This method is considered important because it stabilizes nanoparticles in a water-based solution by adjusting the solution’s pH balance to 10, creating a negatively charged shell that means particles can remain unchanged in the suspension for over six months.

As a result, the nanoparticles produced make good candidates for reference materials. Reference materials are used in nanomaterial synthesis to quantify the size, distribution, and concentration of nanoparticles in doped materials.

Reference materials need to be made in bulk and able to remain stable for a long period of time in storage to be useful. The adapted polyol process described above can achieve these requirements, although it is not best suited for the task.

Speeding Up Nanomaterial Synthesis with Automation

To develop reference materials like silver nanoparticles faster, researchers focused on developing an automated platform for rapid on-demand synthesis.

An automated platform could avoid the need for bulk quantities and long-term stability by offering required reference materials to researchers at minimal cost and without excessive lead-in times.

It would also enable targeted testing of nanomaterials’ physicochemical properties and a shorter development cycle before arriving at the desired properties.

To achieve this, the German scientists developed an automated silver nanoparticle synthesis method with the polyol process producing a colloidally stable silver.

They deployed the so-called “Chemputer” for the first time in the field of inorganic chemistry. The Chemputer is an automated platform that was developed by the Cronin group to execute multi-step, solution-based organic synthesis and purification tasks.

The Chemputer works in a batch mode with common laboratory items like heaters and glassware connected to a backbone made out of HPLC selection valves and syringe pumps. Liquid solutions are transferred across the backbone and manipulated along its various modules in different ways.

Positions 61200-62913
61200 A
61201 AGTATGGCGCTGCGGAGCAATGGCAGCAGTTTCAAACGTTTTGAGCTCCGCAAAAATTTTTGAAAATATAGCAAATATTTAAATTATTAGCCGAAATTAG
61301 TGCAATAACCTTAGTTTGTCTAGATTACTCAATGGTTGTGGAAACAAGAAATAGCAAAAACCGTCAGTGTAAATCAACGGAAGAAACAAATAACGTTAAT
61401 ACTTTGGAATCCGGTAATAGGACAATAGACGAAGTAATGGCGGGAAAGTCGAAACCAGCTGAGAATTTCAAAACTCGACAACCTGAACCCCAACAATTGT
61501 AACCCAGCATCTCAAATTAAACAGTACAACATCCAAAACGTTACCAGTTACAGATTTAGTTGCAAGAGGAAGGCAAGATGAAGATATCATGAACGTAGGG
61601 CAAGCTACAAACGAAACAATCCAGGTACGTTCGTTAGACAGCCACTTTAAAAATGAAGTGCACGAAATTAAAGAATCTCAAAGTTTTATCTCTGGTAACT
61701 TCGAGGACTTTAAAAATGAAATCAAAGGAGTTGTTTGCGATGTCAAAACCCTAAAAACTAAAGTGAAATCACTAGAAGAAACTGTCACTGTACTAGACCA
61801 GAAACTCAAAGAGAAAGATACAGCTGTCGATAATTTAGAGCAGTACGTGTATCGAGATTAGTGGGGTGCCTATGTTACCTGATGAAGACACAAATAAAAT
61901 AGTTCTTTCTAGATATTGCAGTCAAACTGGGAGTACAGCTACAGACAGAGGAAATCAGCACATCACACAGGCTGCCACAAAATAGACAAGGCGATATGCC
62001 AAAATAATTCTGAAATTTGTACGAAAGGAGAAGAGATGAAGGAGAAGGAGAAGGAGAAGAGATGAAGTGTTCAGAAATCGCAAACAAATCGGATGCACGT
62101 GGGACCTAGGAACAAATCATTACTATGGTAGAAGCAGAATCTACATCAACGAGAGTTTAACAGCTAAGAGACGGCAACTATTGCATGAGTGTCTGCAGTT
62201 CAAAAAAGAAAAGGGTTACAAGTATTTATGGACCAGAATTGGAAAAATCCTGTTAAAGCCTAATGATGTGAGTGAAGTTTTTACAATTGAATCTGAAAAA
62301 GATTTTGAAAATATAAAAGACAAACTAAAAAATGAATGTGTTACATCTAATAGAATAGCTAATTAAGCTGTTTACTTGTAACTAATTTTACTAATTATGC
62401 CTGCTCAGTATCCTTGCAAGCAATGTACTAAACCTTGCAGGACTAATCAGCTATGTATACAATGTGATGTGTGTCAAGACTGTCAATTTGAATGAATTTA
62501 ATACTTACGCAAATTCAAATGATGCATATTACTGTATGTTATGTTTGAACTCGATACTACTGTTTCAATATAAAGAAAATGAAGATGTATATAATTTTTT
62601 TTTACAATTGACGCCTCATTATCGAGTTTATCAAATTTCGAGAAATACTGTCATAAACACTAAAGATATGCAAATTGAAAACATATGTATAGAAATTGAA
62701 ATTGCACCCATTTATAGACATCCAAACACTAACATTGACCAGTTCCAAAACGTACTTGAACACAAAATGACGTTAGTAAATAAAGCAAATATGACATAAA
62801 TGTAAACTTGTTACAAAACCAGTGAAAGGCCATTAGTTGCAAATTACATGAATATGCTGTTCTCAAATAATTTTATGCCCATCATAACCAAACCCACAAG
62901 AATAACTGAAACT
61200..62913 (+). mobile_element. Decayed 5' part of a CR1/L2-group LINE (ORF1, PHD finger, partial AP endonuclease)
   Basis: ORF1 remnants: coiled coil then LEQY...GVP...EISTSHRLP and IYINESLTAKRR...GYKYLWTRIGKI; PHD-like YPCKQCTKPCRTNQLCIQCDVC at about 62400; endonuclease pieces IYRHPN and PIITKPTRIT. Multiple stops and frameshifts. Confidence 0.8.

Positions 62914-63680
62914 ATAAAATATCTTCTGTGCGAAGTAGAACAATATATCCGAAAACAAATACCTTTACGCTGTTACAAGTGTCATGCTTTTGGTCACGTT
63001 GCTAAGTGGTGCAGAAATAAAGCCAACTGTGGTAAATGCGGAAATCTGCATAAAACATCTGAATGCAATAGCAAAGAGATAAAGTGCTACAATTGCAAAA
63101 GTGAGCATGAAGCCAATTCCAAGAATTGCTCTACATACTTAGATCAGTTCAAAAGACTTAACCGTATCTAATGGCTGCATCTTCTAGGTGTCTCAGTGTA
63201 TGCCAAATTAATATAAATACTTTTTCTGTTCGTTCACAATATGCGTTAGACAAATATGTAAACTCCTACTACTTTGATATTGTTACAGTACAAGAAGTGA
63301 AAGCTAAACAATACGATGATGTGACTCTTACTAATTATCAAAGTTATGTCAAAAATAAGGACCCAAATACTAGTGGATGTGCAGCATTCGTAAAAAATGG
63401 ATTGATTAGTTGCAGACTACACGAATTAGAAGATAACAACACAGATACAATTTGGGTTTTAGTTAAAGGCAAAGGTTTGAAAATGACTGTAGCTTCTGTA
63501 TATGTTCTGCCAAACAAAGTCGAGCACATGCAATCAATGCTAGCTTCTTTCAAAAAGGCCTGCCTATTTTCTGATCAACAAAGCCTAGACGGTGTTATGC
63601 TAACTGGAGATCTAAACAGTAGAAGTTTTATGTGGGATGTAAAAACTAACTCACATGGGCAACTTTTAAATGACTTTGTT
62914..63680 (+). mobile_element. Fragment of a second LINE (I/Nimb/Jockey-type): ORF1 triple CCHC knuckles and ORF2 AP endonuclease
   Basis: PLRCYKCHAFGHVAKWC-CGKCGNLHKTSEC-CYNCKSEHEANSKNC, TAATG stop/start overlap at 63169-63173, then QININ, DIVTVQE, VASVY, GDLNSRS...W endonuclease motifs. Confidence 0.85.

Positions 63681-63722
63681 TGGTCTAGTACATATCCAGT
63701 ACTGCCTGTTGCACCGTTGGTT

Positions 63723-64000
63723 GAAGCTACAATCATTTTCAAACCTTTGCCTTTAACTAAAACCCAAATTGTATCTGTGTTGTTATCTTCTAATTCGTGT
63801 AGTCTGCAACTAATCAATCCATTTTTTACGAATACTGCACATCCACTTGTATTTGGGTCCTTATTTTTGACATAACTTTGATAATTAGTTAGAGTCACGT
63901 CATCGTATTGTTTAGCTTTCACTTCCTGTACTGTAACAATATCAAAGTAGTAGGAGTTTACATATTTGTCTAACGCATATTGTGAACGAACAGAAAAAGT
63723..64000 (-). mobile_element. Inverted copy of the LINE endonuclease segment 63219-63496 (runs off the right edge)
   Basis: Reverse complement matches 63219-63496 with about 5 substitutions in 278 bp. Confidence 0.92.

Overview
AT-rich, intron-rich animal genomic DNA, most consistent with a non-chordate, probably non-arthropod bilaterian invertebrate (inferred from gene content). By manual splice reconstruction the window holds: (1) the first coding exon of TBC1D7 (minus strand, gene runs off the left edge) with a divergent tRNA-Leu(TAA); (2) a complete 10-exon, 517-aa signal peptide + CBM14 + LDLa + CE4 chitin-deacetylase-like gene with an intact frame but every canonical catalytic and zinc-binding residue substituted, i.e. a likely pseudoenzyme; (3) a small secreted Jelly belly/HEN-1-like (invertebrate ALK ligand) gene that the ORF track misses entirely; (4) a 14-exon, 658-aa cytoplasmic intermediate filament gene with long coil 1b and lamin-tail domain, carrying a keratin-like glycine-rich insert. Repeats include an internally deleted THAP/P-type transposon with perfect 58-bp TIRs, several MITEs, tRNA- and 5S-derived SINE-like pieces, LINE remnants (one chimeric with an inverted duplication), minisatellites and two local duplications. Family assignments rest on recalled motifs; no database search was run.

Every operation is controlled with a software script, which ensures a high rate of reproducibility. The accompanying software also makes it easy to adjust the synthesis conditions as required and documents all changes in the reaction log file.

Continue reading: What Role Does Software Play in Nanoanalysis?

References and Further Reading

Calderón-Jiménez, B. et al. (2017). Silver nanoparticles: Technological advances, societal impacts, and metrological challenges. Frontiers in Chemistry. doi.org/10.3389/fchem.2017.00006.

Dong, H. et al. (2015). Polyol synthesis of nanoparticles: Status and options regarding metals, oxides, chalcogenides, and non-metal elements. Green Chemistry. doi.org/10.1039/C5GC00943J.

Kaabipour, S., and S. Hemmati (2021). A review on the green and sustainable synthesis of silver nanoparticles and one-dimensional silver nanostructures. Beilstein Journal of Nanotechnology. doi.org/10.3762/bjnano.12.9.

Wolf, J.B., et al. (2022). Towards automation of the polyol process for the synthesis of silver nanoparticles. Scientific Reports. doi.org/10.1038/s41598-022-09774-w.

You, H., and J. Fang (2016). Particle-mediated nucleation and growth of solution-synthesized metal nanocrystals: A new story beyond the LaMer curve. Nano Today. doi.org/10.1016/j.nantod.2016.04.003.

Disclaimer: The views expressed here are those of the author expressed in their private capacity and do not necessarily represent the views of AZoM.com Limited T/A AZoNetwork the owner and operator of this website. This disclaimer forms part of the Terms and conditions of use of this website.

Ben Pilkington

Written by

Ben Pilkington

Ben Pilkington is a freelance writer who is interested in society and technology. He enjoys learning how the latest scientific developments can affect us and imagining what will be possible in the future. Since completing graduate studies at Oxford University in 2016, Ben has reported on developments in computer software, the UK technology industry, digital rights and privacy, industrial automation, IoT, AI, additive manufacturing, sustainability, and clean technology.